Security is very tight at the library, and each day started off with a trip through a metal detector and an inspection of our bags. (Our bags were additionally searched at the end of the day as a precaution against thieves.) We were able to use the special researcher’s entrance to avoid the long tourist lines. Once again, I thought this was going to be akin to going through airport security, but the only point at which someone asked to see identification was upon entering any of the reading rooms.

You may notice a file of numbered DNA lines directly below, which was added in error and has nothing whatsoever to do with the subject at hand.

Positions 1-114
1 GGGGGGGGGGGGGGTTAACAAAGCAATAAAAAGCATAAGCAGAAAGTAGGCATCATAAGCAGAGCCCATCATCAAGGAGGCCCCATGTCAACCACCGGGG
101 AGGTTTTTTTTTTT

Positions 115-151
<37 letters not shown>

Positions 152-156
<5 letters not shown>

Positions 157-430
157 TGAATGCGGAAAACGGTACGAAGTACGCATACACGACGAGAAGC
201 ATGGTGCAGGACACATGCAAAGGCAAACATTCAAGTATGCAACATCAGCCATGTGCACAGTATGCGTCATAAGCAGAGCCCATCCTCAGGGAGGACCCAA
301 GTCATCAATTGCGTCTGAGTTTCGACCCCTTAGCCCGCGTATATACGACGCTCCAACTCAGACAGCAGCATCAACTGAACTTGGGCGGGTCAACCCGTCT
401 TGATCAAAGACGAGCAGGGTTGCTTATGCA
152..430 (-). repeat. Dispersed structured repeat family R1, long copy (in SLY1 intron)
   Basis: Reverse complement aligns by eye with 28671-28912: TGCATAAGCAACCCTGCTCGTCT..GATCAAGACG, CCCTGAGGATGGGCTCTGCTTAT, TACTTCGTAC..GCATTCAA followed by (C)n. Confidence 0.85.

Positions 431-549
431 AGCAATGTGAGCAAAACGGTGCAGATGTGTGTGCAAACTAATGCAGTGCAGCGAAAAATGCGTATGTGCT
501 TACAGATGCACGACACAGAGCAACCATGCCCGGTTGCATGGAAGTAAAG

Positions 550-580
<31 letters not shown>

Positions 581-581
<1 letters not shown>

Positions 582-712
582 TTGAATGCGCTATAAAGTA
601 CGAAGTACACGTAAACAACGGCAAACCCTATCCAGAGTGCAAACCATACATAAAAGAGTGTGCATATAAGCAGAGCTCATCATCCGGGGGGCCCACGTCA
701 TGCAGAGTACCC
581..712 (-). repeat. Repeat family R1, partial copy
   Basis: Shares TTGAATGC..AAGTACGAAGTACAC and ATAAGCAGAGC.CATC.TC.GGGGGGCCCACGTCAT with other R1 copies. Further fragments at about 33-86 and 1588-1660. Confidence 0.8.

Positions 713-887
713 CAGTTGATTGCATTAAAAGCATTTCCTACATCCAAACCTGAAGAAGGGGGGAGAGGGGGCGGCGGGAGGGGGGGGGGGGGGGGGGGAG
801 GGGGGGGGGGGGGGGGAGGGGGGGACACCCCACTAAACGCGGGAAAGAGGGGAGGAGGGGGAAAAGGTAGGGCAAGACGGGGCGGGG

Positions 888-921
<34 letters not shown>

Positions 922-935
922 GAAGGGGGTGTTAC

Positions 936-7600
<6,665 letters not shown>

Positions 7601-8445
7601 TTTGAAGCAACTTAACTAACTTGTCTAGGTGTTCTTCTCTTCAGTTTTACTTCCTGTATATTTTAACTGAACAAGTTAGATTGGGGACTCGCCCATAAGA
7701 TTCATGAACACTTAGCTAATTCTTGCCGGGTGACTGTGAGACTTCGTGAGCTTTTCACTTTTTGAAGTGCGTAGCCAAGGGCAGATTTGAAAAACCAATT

When the grant period first began, I imagined that gaining access to the reading rooms of the Library of Congress was extremely difficult and by appointment only. However, it turns out that all we needed to do was present valid identification to get our reader cards and then the vast resources of the library were all available to us. (Perhaps that is a bit misleading- nearly all of the vast holdings were available to us. As casual observers we would not be able to simply request to view some of the extremely rare holdings of the library without an extremely valid research proposal. For the most part, though, we were able to make full use of the library’s reading rooms, books, databases, and other materials.) Using the huge number of databases available was an incredible experience and extremely helpful in my research.